The new chief judge in Hungary: a potential transmission belt of the executive within the judiciary The election of the new President of the Kúria (the Supreme Court of Hungary) is the next stage in … Read more
Translation is available for this contentVáltás magyarra
The Hungarian Government has failed to address in a satisfactory manner the concerns around the right to freedom of expression of Hungarian judges. Therefore, in its decision published today, the Committee of Ministers of the Council of Europe has not closed the supervision of the judgment delivered by the European Court of Human Rights in the Baka v. Hungary case, and requested the Hungarian authorities to submit an updated action plan.
A communication by the Hungarian Helsinki Committee and Amnesty International shows that due to the legal and institutional structures created by the governing majority, the chilling on the freedom of expression of judges effect is encoded in the Hungarian court system, and Hungary has failed to adopt guarantees to avoid retaliation against judges voicing criticism in relation to the independence of the judiciary.
The HHC’s new report shows how ruling party politicians have exerted undue influence on the judiciary in Hungary between 2010–2020, either by interfering in pending cases or undermining the credibility of judicial decisions, or by eroding public confidence in the judiciary as a whole.
A new law adopted on 17 December 2019 seems to be yet another attempt to make sure that politically sensitive court cases are decided in a way that is favourable for the executive power. It does not only make it possible to channel politically sensitive cases out of the ordinary court system, but also makes it harder in practice for individuals to enforce their rights vis a vis the state.
Judicial independence has been under constant threat and has been systematically undermined by the governing majority in Hungary in the past seven years. How did they do it? A timeline prepared by the Hungarian Helsinki Committee and Amnesty International Hungary outlines the major steps.
Judicial independence is being systematically undermined in Hungary. The Hungarian Helsinki Committee and Amnesty International Hungary recommend specific steps that would remedy the long-standing systemic deficiencies of the system, thus restoring and safeguarding judicial independence.
The new Bill amending rules on courts, submitted on 12 November to the Hungarian Parliament, should not be adopted in its current form.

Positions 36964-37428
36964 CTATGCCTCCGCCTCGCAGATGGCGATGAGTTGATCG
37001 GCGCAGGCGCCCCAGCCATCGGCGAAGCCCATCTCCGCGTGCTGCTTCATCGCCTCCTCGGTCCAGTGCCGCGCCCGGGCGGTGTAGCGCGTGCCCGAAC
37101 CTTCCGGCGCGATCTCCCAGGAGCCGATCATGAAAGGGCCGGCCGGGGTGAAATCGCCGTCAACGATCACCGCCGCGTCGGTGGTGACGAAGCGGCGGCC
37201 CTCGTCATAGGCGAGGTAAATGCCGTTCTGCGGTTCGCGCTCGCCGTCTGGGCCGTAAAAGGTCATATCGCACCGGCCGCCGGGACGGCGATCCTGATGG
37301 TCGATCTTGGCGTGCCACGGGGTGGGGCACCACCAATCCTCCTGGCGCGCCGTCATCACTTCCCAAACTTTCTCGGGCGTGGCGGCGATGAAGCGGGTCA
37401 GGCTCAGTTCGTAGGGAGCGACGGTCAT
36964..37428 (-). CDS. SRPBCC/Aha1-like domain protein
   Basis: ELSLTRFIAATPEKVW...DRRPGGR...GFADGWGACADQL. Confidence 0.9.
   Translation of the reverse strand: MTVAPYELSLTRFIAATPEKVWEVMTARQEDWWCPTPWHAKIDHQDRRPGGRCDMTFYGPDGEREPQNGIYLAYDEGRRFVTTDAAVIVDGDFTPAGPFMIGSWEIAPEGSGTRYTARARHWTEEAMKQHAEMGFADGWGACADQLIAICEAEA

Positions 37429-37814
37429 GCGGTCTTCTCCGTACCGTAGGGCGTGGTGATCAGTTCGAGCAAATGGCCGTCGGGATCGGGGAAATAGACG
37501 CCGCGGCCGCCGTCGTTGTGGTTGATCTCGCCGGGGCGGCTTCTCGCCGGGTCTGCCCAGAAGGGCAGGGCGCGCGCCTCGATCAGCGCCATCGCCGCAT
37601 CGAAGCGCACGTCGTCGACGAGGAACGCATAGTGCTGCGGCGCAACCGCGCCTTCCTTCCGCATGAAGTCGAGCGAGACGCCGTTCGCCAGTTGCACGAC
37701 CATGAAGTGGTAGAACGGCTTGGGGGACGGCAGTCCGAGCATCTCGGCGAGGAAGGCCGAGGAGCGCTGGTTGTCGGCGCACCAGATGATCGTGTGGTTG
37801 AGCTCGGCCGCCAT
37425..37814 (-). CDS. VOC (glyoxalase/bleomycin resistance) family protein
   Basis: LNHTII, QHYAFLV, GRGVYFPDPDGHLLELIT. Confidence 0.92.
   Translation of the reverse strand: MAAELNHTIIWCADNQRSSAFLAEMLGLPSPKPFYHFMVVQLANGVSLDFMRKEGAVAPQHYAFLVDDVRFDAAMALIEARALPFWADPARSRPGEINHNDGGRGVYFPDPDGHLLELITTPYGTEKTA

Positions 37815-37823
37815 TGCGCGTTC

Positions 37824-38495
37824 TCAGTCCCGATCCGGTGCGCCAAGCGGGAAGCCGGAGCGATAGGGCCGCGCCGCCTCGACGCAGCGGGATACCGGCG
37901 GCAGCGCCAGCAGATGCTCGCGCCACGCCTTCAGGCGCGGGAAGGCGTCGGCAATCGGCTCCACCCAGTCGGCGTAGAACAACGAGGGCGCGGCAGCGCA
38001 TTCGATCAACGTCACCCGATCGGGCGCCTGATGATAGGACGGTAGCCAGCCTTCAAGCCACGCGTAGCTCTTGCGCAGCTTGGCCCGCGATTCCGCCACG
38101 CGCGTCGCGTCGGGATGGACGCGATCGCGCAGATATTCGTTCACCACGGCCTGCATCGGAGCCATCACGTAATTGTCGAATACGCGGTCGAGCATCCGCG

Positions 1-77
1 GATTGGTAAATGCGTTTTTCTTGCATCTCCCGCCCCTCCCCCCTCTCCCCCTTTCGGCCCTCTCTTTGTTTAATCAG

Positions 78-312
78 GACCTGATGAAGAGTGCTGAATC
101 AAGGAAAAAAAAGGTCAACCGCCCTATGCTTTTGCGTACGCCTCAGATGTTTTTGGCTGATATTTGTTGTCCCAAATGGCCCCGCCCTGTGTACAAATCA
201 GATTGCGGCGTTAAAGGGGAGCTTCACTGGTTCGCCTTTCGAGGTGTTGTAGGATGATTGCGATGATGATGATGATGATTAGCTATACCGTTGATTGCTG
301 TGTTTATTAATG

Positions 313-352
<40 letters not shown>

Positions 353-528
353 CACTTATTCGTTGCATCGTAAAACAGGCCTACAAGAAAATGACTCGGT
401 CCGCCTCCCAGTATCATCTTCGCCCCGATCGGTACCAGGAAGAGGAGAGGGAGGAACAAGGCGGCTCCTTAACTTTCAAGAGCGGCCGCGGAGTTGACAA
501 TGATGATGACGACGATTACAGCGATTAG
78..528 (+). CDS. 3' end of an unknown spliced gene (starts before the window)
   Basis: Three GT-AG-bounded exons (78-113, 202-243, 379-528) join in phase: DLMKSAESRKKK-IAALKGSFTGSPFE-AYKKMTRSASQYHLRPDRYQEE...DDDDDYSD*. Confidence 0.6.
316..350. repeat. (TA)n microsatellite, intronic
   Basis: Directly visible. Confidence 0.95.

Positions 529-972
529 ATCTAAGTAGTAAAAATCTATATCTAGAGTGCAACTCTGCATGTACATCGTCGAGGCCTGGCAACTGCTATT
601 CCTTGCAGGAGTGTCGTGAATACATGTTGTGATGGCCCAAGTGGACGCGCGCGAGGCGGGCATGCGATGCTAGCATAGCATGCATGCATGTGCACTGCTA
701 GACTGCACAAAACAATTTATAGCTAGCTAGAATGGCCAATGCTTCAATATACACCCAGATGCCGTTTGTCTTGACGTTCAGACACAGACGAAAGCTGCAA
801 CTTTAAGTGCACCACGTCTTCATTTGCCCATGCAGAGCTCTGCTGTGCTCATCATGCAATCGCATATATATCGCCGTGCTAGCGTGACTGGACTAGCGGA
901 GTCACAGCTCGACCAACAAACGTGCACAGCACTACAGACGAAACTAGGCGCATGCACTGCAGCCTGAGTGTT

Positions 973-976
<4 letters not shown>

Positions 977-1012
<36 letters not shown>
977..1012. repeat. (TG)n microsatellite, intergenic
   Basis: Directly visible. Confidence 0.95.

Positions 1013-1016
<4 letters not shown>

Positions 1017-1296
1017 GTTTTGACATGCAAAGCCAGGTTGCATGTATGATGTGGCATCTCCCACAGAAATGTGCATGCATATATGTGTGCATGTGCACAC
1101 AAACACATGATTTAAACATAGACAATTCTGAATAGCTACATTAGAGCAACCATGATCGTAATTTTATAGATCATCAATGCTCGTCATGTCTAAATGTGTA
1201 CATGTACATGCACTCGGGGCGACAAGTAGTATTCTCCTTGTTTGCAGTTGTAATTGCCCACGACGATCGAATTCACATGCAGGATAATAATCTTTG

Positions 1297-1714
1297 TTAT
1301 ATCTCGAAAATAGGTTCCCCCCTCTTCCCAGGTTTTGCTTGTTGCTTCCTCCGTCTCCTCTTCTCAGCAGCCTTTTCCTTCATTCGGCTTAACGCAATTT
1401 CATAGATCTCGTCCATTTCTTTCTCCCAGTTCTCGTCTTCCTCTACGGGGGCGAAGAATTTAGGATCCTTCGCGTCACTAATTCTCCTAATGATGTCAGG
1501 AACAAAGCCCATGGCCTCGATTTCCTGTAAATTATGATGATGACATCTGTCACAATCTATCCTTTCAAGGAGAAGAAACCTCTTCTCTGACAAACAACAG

On 12 November 2019, the Hungarian Government submitted a Bill to the Parliament which, if adopted, will have a significant negative impact on judicial independence, however, in a much more covert and technical way than the earlier, withdrawn plan to put administrative courts under the Minister of Justice.
The Acting President of the Budapest-Capital Regional Court (Fővárosi Törvényszék) initiated disciplinary proceedings against Judge Csaba Vasvári for referring questions to the Court of Justice of the European Union (CJEU) under Article 267 of the … Read more
Following a judgment concluding that the removal of the Supreme Court President in 2012 was prompted by the criticism he voiced, the CoE called on Hungary to protect the freedom of expression of judges, but to no avail: today, judges are facing retaliatory measures and media attacks once again for voicing professional criticism.
New briefing paper by the Hungarian Helsinki Committee and Amnesty International Hungary on the constitutional crisis in the Hungarian judiciary. The paper outlines key developments since January 2018, both regarding the ordinary court system and … Read more
The Hungarian Helsinki Committee published a new study on case allocation in Hungarian courts. According to the findings of the study, the rules regulating which case will be decided by which judge (the case allocation … Read more
This June the Parliament will elect the President of the new Supreme Administrative Court, who will have extremely wide powers over judges and cases concerning a range of issues from taxation to human rights. But … Read more
The Hungarian Helsinki Committee and Amnesty International Hungary organised an international conference titled “The rule of law and the independence of the judiciary in Hungary and in Europe – trends, concerns, ways ahead” on 25 … Read more
On Monday, the Hungarian Parliament finalised the laws on the country’s new administrative courts. In its current form, even after amendments, the laws do not comply with international standards and do not follow the recommendations … Read more
Contrary to Government claims, the proposed amendment to the laws on administrative courts will not address all concerns. Pro-government MPs submitted a Bill on 12 March 2019 to amend the laws on administrative courts in … Read more
On Tuesday, Fidesz MPs proposed changes to the laws on administrative courts. These courts, starting from next year, will decide on important cases where the citizen is against the state. The new courts were heavily … Read more
The Venice Commission will be reviewing the Hungarian Government’s new Law on administrative courts 15-16th March and is expected to publish its opinion in the following days. The government is also preparing for this, by … Read more
Hungary’s new administrative courts from 2020 will be under full ministerial influence. While the Ministerial model of court administration is not in itself wrong, and it works well in democracies around the World, the Hungarian … Read more
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